Saturday, March 30, 2019

Your New Favorite Granola

Granola can be a healthy addition to the day. Purchasing a prepared product is convenient but making your own ensures that you consume whole foods without unwanted additives. Plus, you can customize the ingredients for a flavor you love. Use this rubric to make your new favorite granola.

Dry Ingredients (choose 1 from each line):
Start with - 2 cups oats
Add healthy fats - 1 cup almonds, walnuts, sunflower seeds...
Add fruit for sweetness - 1/3 cup dried cranberries, dried figs, crystallized ginger.....
Add interest with spices - 2 - 3 tsp cinnamon, curry powder, lemon zest, espresso powder....
Include 1/2 - 1 tsp sea salt

Wet Ingredients (choose 1 from each lline):
Sweet - 1/3 cup maple syrup, molasses, honey......
Healthy fat - 1/4 cup coconut oil, olive oil, butter......
Add texture - 1/4 cup mashed banana, pumpkin puree, unsweetened applesauce....
Finishing Flavor - 2 tsp. vanilla, almond extract, soy sauce......

1. Preheat oven to 325 degrees. Line baking sheet with parchment paper.

2. Mix dry ingredients in large bowl. In a small pan over low heat, whisk wet ingredients until smooth.

3. Pour wet ingredients into dry ingredients, Stir until well combined.

4. Spread mixture in a single layer on prepared baking sheet. Make sure not to overcrowd it.

5. Bake until golden-brown - about 30 minutes.

6. Cool granola. Store in airtight container at room temperature for up to a month.

In the morning, try combining your granola with whole milk Greek yogurt and fresh berries. Maybe you prefer to keep it in the car or your office desk drawer for a healthy snack. You can even use it as a sweet treat in the evening. Experiment with different flavor combinations to find your favorite.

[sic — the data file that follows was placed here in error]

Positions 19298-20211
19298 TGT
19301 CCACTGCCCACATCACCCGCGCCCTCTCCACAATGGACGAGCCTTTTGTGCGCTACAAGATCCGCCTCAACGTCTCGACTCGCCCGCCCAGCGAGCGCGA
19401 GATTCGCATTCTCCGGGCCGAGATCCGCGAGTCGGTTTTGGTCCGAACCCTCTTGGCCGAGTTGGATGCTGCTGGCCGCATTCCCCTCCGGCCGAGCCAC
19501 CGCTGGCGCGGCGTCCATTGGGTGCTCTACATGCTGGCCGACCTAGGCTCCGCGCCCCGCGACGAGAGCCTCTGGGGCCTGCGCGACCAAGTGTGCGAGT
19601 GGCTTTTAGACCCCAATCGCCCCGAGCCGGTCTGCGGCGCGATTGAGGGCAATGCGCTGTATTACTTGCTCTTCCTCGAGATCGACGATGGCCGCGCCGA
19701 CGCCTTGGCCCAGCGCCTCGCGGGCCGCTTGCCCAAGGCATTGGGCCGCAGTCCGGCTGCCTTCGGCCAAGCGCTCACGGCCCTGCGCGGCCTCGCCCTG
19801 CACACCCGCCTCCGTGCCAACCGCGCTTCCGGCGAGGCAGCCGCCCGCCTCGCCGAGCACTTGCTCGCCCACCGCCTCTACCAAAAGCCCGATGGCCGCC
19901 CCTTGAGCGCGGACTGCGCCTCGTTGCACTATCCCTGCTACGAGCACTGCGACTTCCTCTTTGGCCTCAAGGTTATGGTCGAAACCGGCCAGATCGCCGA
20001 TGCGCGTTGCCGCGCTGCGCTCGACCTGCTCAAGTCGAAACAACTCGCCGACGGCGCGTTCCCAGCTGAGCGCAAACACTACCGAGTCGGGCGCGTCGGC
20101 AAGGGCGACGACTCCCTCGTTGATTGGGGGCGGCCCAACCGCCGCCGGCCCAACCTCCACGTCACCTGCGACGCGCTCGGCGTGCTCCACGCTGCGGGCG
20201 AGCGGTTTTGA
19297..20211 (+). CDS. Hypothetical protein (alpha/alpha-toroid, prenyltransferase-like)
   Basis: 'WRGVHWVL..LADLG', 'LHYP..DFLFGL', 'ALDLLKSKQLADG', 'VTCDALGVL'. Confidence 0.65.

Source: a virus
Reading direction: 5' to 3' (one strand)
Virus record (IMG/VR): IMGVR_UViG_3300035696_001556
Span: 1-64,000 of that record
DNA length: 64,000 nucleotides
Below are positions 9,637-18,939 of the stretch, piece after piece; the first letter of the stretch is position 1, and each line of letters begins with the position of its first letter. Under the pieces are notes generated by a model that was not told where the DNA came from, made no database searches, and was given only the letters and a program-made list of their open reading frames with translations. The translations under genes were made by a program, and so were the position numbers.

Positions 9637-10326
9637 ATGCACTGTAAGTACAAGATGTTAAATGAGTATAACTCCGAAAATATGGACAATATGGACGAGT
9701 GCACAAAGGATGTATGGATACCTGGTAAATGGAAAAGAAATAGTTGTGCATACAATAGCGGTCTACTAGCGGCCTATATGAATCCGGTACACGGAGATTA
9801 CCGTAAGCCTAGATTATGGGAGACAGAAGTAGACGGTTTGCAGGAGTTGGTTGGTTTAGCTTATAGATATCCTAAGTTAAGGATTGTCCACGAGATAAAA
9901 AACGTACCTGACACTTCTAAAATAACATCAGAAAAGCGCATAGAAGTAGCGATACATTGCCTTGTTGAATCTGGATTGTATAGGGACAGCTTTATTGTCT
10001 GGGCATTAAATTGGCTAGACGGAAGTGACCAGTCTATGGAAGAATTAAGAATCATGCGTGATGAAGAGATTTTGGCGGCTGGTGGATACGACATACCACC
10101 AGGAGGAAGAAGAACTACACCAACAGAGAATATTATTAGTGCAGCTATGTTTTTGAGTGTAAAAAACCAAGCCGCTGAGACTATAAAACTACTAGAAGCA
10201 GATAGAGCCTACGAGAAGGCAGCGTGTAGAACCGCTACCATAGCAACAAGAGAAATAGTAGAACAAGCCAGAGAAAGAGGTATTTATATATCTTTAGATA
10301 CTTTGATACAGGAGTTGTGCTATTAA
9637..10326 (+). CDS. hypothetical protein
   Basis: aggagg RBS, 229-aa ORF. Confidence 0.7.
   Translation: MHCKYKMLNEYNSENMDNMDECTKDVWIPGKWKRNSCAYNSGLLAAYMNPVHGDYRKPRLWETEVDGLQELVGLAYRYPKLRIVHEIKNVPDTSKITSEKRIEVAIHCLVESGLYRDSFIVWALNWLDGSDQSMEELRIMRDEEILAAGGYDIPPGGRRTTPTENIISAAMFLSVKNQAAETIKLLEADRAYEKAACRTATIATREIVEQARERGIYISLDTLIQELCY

Stay Active, Keep Moving and
Enjoy Homemade Granola This Week

Saturday, March 23, 2019

A New Scientific Discovery

I have long touted the benefits of foam rolling and self-myofascial release. These techniques have made a huge difference in my life and I often share the tools and methods with clients. Recently, scientists have discovered more about how foam rolling works in our wonderfully complex bodies.

In early 2018, Scientific Reports published an article reporting that the interstitium is not just a layer of connective tissue, but is also composed of previously unseen fluid-filled spaces that lie just below the skin's surface, as well as around the lungs, digestive system and other organs. Kyle Stull, a NASM trainer, says, "As someone moves, these layers facilitate the sliding and gliding of tissues across each other, allowing for smooth movement."

Foam rolling will create pressure that can help "push" the fluid to move back and forth within these spaces. Stull notes, "Such movement will help to circulate out waste products produced by the cells, which then allows fresh fluid to enter the space. The transfer of fluid helps to revitalize areas of stagnation.... Movement will be reintroduced to this layer, leading to the demonstration of flexibility and improved movement patterns."

My take-away is that there are even more reasons to foam roll regularly! This self-massage therapy not only smooths out fascia and muscle adhesions but also moves interstitial fluid around the cells for healthy function. For more info on foam rolling, read, The Pros of Slow #2 and Workout Recovery and Foam Rolling.

It doesn't take much time or effort to give your body the "love" it deserves. Make foam rolling a priority and reap the benefits of happy, flexible muscles. 

Stay Active, Keep Moving and
Foam Roll This Week

Friday, March 15, 2019

Green for St. Patrick's Day

Happy St. Patrick's Day and all things green! Today I want to highlight pistachios and share just three benefits of this green nut.